In this, the type of stem cells used will be the donor stem cells. The patient will initially have to undergo the preparative regimen, which may consist of only chemotherapy or chemotherapy and radiation. Following this, the patient will receive the donor stem cells, which is just like receiving a blood transfusion. Subsequently, the patient will have to stay in the BMT unit for another 2-3 weeks till recovery of blood counts. On average, a patient undergoing Allogenic BMT will have to stay in the hospital for anywhere between 2-3 weeks. During this period, the patient is continuously encouraged to maintain some level of physical activity depending on the functional capacity. The help of the Physiotherapy team is taken to enable this. The patient is supported on a diet which varies depending on the phase of the transplant and dieticians advice. This food will have to be prepared under strict aseptic precautions and transported from the kitchen to the unit in sealed containers to maintain hygiene. Patients are also encouraged to indulge in various forms of activities like reading, writing, meditation exercises, hobbies like craft-making or playing music to ensure that the mind is relaxed and ready to deal with any stress or anxiety. The patient is usually discharged when the blood counts have sufficiently recovered (a phenomenon called – engraftment) and if there are no signs of graft versus host disease.

Since the patients will be subjected to a high dose of chemotherapy, patients become more susceptible to variations in blood levels with an increased risk of infection and bleeding. There might be inflammation of the gastrointestinal tract leading to pain while swallowing and loose stools. Stomach aches and vomiting are a common feature due to gastric irritation from all the medications. Depending on the type of BMT done, a condition called Graft Versus Host Disease (GVHD) may arise. Some of the rarer side effects include Veno-occlusive disease (VOD), cardiac and renal dysfunction.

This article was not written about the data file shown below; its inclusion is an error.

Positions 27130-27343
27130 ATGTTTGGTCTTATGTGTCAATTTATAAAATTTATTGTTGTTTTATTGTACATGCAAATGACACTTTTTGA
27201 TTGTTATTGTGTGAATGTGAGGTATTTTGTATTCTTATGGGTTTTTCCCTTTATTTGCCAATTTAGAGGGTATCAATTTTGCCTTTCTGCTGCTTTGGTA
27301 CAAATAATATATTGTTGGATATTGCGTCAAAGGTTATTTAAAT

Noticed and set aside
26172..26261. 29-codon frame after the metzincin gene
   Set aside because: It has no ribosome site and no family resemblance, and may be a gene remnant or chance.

In patients undergoing an Allogenic BMT or a Haplo-identical BMT, where the stem cells are from a donor and not-self, there is a chance that the donor immune cells might not recognize the host cells and attack them as foreign cells. This attack can happen either within the first 100 days of the BMT – called Acute GVHD or later up to a couple of years (Chronic GVHD). To reduce the incidence of GVHD, any patient who undergoes an allogeneic BMT or haploidentical BMT will also receive medications to suppress the immunity.

The patient who has undergone an Autologous BMT usually resume full functional activities by 6-8 weeks. The patients who have had an Allogenic BMT, typically need to be monitored regularly for up to 6 months. This monitoring may include hospital visits weekly to check for any signs of GVHD and adjust the dose of immune-suppression medications.

For everyone who undergoes a BMT, it will be a life-changing experience, and with time, patients will adapt to a new normal. Within a few months of completing a BMT, patients will regain most of their functional capacity and will be able to re-integrate back into their regular social life. Some of the long term changes include hormonal imbalances, depending on the age, risk of developing infertility and rarely, reduction in heart or lung capacity.

Patients who are suffering from a variety of cancerous and non-cancerous blood disorders can be offered the option of a bone marrow transplant. The blood cancers in which a BMT has a curative role include:

  • Acute Myeloid Leukaemia with High risk and relapsed disease.

  • Acute Lymphoblastic Leukaemia with High risk and relapsed disease.

  • Multiple Myeloma

  • Relapsed Hodgkins Lymphoma

  • Relapsed Non – Hodgkins Lymphoma – High grade

  • High-risk Chronic Myeloid Leukaemia.

The non-cancerous blood disorders where BMT plays a curative role include:

  • Thalassemia Major

  • Sickle cell anaemia

  • Paroxysmal Nocturnal Hemoglobinuria

  • Primary Immunodeficiency disorders

  • Aplastic Anaemia.

In particular solid cancers which generally occur in the younger age group like Neuroblastoma and Ewings Sarcoma, BMT has a role in treatment.